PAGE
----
Alonzo rescued his ‘machine’ with the aid of a scaffolding pole and carted it home — to fly another day perhaps ? The people of Ilkeston were probably not amazed but they were certainly amused.
But how did Alonzo gain entrance to the tower ? —- his half-brother, Silas ‘Silly-Ass’ Spencer, had been a bell-ringer at the church. Did he still have ‘connections at St. Mary’s ? And where was the Rev. Muirhead Evans all this time ? Perhaps positioned at the church gates, selling tickets for a better view ? All proceeds to Church funds !!
Perhaps Alonzo’s eccentric acts of derring-do had an impression upon his children, especially his young sons ? In 1892, twelve-year-old Hubert Spencer and his younger brother Harry, aged 10, were very fond of throwing themselves around and performing acrobatic tricks like circus entertainers — prompted perhaps by the recent visit to Ilkeston of a renowned circus troupe. At home in Havelock Street one Sunday morning in early September, Harry had climbed on top of the fire-range and then onto the table, ready to astound his brother, but then fell onto his left-hand side against the range. His step-mother Alice soon found him on the floor, in excrutiating pain and vomiting, so she lifted onto the sofa where she offered the lad some water. However before Doctor Tobin could arrive young Harry had died. A ruptured liver or some other vital organ being the cause of death.
1889: Edward pines for ‘the good old days’
In January 1889, at the annual meeting of the Church Institute, Edward gave a speech on “the Good Old Times”. He descibed Ilkeston as a most democratic place, and wherever anyone went they heard the cry ‘Vox Populi’ — the voice of the people was paramount. He lamented that the people would not listen to their betters, nor pay respect to those who were wiser than themselves.
He argued that Conservatives — of which he was one — taught that men should respect those who ruled over them; in the ‘good old days‘ people gave heed to the squire and to those who were placed in positions above them. Thus, it was the duty of the members of the Church Institute that they should teach something better than that the mere people should decide everything.
1889: Grave discoveries at the Chancel
In May 1889 alterations were being made to the chancel at the Parish Church when two tombstones were discovered under the floor. The first, remarkedly well-preserved, was a slate about six by three feet, with an inscription under the arms of the Flamsteed family of Little Hallam.
It read :- “Here lyeth the body of John Flamsteed, of Little Hallam, gentleman, who dyed December ye 15th, 1745, aged 72”
The grandfather of this John Flamsteed was the uncle of the Astronomer Royal of the same name; while his father, of the same name too, was the one who, in his will dated 1684, set up the charity bearing his name.
The second tombstone was another slate slab, about three by two feet, with a brass shield attached to its middle, and bearing the inscription: “Here lyeth the body of Templer Flamsteed, son of John and Ann Flamsteed, who was borne October the 22nd, 1712, and departed this life April the 6th, 1713”.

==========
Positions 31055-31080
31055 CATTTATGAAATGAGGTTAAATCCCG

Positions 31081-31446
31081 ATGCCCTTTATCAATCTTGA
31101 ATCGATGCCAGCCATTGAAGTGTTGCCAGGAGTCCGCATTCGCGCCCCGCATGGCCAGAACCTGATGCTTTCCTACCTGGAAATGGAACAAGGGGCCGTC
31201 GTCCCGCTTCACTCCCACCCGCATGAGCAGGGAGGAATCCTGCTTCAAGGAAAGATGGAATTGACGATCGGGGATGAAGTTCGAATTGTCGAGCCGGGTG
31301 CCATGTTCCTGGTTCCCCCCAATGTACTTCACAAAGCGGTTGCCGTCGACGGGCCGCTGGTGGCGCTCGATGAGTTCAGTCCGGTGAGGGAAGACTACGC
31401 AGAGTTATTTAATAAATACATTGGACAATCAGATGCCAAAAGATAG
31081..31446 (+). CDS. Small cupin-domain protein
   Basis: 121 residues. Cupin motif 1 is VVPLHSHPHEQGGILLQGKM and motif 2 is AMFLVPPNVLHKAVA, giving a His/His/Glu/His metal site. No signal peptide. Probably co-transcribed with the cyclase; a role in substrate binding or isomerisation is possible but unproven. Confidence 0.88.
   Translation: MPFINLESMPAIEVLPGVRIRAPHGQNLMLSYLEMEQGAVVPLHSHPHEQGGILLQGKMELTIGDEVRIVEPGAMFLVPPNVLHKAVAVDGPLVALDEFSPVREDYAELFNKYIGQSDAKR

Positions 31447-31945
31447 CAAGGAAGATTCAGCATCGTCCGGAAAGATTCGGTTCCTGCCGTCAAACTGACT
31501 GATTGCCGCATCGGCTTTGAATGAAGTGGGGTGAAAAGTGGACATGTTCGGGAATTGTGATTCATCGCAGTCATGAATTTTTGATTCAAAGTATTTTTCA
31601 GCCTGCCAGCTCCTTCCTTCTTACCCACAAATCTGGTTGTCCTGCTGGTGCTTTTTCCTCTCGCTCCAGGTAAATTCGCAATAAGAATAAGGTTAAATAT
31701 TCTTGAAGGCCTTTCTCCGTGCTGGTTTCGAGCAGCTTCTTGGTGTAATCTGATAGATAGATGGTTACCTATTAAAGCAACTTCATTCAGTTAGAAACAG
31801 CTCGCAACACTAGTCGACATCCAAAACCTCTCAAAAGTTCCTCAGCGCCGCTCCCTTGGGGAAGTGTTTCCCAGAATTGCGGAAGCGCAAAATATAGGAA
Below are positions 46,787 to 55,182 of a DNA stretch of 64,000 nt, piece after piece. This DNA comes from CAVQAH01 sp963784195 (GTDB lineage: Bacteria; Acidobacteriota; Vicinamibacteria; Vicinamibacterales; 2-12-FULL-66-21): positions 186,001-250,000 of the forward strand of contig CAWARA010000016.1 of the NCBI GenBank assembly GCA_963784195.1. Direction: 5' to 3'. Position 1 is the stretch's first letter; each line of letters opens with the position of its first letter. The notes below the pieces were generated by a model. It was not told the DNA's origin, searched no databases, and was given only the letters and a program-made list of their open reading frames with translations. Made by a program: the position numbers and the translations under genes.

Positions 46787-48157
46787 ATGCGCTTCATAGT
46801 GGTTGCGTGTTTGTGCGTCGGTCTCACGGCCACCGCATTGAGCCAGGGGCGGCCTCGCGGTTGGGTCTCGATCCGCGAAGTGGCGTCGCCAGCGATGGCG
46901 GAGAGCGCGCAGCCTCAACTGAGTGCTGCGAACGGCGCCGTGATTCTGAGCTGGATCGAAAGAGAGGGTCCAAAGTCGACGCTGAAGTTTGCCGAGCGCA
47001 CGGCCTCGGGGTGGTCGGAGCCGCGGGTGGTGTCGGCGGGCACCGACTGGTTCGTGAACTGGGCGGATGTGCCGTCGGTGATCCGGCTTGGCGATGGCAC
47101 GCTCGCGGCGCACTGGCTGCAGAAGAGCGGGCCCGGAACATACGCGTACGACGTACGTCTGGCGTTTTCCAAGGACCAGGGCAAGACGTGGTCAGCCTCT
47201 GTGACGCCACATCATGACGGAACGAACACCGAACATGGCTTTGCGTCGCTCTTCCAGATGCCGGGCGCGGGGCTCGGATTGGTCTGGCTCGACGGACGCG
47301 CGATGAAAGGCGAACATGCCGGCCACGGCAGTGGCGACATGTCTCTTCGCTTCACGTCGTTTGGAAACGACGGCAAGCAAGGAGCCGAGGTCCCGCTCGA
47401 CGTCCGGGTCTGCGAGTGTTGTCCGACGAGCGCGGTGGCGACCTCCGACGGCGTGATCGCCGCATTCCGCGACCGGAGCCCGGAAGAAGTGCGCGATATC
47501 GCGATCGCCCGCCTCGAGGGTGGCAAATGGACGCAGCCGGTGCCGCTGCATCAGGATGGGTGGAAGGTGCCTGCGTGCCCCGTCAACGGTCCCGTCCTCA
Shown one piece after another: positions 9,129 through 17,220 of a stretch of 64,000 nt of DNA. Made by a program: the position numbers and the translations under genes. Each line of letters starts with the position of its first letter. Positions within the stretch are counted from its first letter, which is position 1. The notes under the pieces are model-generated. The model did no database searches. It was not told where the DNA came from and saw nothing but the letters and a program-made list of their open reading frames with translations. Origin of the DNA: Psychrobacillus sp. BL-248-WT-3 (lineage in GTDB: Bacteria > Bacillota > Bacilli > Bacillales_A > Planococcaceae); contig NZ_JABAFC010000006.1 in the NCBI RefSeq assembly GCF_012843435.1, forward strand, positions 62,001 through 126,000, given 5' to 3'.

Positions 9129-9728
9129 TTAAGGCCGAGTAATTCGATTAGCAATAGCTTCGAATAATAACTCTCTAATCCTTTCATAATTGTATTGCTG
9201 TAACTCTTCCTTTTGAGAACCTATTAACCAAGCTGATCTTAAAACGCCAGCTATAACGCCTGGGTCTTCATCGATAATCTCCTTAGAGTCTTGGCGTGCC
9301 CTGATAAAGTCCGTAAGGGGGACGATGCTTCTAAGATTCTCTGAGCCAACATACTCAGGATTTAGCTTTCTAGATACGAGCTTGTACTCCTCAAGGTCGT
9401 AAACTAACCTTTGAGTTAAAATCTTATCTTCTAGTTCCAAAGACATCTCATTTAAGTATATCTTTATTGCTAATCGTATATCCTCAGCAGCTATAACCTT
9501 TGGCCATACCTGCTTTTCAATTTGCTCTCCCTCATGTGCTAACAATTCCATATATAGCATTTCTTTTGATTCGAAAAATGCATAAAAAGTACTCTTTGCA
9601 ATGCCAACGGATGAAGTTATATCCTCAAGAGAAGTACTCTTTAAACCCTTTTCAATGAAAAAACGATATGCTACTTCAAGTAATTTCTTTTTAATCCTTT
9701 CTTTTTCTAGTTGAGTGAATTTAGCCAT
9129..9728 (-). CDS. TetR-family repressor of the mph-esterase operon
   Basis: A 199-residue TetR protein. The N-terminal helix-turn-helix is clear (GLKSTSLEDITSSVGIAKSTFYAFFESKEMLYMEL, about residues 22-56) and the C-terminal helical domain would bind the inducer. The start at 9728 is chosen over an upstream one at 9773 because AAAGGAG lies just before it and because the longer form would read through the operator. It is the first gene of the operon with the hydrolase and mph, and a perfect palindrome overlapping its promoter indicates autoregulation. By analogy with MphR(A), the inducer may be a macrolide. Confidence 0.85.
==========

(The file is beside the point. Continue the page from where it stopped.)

1889: More Church improvements
In July the Parish Church was reopened after a partial and temporary closure for refurbishment, the ceremony conducted by the Lord Bishop of Southwell. The old seats in the chancel had been removed, replaced by carved oak stalls for the choir, and chairs put in the rest of the chancel. The stalls had a total of eight carved pinnacles at the ends, courtesy of the Cossall Carving Class.
The Communion table had been raised and was now approached using steps, made of polished Hopton Wood stone. Other parts of the floor had been retiled and there were new alter cloths, carpets and kneeling cushions, several provided by ‘ladies of the congregation‘. A new alter table of Austrian wainscot oak was installed, all the chancel brasswork had been relaquered, and the seating in the rest of the church had been cleaned and varnished.
The church organ had been rebuilt by Messrs Brindley and Foster of Sheffield, on their “patented tubular pneumatic system” for a cost close to £500, and was to be repositioned from the east end of the chantry to a new organ chamber, between the east end of the south aisle and the vestry. For the experts among you, ” it now consisted of 26 speaking stops and 12 accessory movements, many of these being the firm’s patent” (DM) It was to be played by the organist, seated on a console in the chancel, so that he could hear the effects of the music with the choir and observe the movements of the clergy, away from the organ. “The stops are the large open diapason or great organ, harmoni-flute, trumpet, vox Angelica, voix celeste, and pedal open diapason (16 feet), and the agreeable tone of ‘Bourdon’ on pedals” . When it was first installed at St. Mary’s, in 1866, it had come from St. John the Evangelist’s Church in Paddington and had reputedly been played upon by the composer Mendelsshon. Its arrival after its overhaul however had been delayed, so that it wasn’t there for the re-opening service — it was expected in October but was in its final place only at the beginning of November.
Looking towards the east end of the Chancel; the South Aisle on the right (from Trueman and Marston)
The Cantilupe Gothic alter tomb had been moved, about four feet, to underneath the east chantry arch.
Percy Carrey of Derby was the architect for this work, while John Manners, builder of South Street, did much of the interior building work. The total cost was in excess of £1000, some paid off by subscriptions but a large proportion merely increased the Church’s debt.